As for specific balancing concepts, it’s clear that the core game mechanics are not well defined enough to make concrete decisions or offer detailed ideas in this field yet.
@SteveAdamo I also believe that the developers are going to avoid these problems at all costs.
Just because you have a temple, doesn’t mean you cant have a giant army or a great trade center. Some people think that because you have a large army you shouldn’t be able to invest in diplomacy. I disagree, if you have a large army to fight off the goblins and troll, you could still have a diplomatic relationship with, say, the bunny faction.
As the developers have said, population will be directly related to food. I’m guessing buildings will be directly related to resources. If you build a religious branch building, say, a temple, it doesn’t mean you can’t build a trade branch building, such as a caravan. It just means that you may have to wait longer because you don’t have the necessary resources.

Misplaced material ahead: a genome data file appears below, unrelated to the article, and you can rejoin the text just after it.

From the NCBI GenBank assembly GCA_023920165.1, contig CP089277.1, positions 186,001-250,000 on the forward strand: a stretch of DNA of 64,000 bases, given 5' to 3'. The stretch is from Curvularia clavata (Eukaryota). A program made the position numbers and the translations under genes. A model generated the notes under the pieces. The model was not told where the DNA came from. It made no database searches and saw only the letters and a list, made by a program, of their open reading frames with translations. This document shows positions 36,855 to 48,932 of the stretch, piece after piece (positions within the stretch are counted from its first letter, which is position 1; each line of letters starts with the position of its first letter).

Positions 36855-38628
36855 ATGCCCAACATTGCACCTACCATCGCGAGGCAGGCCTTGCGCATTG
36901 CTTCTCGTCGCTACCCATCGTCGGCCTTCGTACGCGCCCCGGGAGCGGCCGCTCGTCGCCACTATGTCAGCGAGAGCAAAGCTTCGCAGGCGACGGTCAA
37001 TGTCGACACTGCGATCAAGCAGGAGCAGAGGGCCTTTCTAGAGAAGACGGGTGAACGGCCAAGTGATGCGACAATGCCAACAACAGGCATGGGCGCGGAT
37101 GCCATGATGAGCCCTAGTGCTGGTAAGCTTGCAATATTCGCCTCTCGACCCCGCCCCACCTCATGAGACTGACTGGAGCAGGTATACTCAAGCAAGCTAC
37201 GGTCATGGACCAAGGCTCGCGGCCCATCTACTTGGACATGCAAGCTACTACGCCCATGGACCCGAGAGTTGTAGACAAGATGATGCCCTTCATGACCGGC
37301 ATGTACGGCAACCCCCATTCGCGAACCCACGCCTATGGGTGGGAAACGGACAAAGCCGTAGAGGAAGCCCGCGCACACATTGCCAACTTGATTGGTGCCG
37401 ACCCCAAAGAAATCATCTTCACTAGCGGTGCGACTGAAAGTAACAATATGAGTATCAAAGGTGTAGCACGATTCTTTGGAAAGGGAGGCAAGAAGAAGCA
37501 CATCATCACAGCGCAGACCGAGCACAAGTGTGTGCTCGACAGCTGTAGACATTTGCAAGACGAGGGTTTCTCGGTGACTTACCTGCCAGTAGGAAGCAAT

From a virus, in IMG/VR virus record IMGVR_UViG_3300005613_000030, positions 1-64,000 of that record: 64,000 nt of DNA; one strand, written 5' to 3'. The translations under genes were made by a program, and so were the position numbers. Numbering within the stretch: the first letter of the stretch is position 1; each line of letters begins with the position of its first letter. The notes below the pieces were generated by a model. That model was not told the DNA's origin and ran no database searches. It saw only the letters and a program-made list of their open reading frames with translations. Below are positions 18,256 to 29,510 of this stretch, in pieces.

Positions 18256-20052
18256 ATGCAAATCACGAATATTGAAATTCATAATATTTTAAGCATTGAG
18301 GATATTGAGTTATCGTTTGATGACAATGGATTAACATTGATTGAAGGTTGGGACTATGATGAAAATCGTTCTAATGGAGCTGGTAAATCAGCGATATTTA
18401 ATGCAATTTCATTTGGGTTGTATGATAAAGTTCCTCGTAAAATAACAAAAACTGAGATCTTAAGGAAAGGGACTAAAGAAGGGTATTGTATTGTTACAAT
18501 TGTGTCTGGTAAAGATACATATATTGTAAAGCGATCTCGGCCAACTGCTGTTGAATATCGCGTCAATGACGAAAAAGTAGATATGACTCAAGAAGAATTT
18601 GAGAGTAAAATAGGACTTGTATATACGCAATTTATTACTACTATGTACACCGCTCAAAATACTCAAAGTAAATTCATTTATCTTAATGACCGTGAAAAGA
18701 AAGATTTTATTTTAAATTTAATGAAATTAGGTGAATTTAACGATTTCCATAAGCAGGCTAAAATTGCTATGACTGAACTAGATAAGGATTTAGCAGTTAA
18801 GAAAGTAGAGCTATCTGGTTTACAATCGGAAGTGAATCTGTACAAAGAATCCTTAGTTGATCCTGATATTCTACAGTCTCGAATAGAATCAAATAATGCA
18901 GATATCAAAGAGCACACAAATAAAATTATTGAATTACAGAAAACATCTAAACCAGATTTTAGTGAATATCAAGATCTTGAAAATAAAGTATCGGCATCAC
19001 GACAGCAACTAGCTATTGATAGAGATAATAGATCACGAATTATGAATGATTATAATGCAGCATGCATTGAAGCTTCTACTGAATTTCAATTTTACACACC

@Wilderkitty I agree that if you have very good diplomacy skills, and have a strong relation ship with a faction, such as the bunny faction (not sure if you could ever trust goblins) then you could hire them to protect your city, for a small fee (fee is related to your relation ship, if you are their BFFs, then they might protect you for free!)
I disagree with this, in order to balance it you just need to make everything available. There shouldn’t be major cross-branch dependencies, e.g., you need to have a certain level of temple in order to have this amazing diplomatic thingy-ma-bobber, or since you got this supersoldiermakerfacilitythingy you can’t have a trading caravan. Thats just a bad way to go about things. If everything is only dependent on its own branch, e.g., in order to build a large farm you have to have a small farm. The cross-branch dependencies should be very reasonable, and there should be nothing prohibited because you have something else, (yes, I use e.g. lots!) e.g., you can’t have a giant farm because that temple priest says its overrated! (lame example, I know).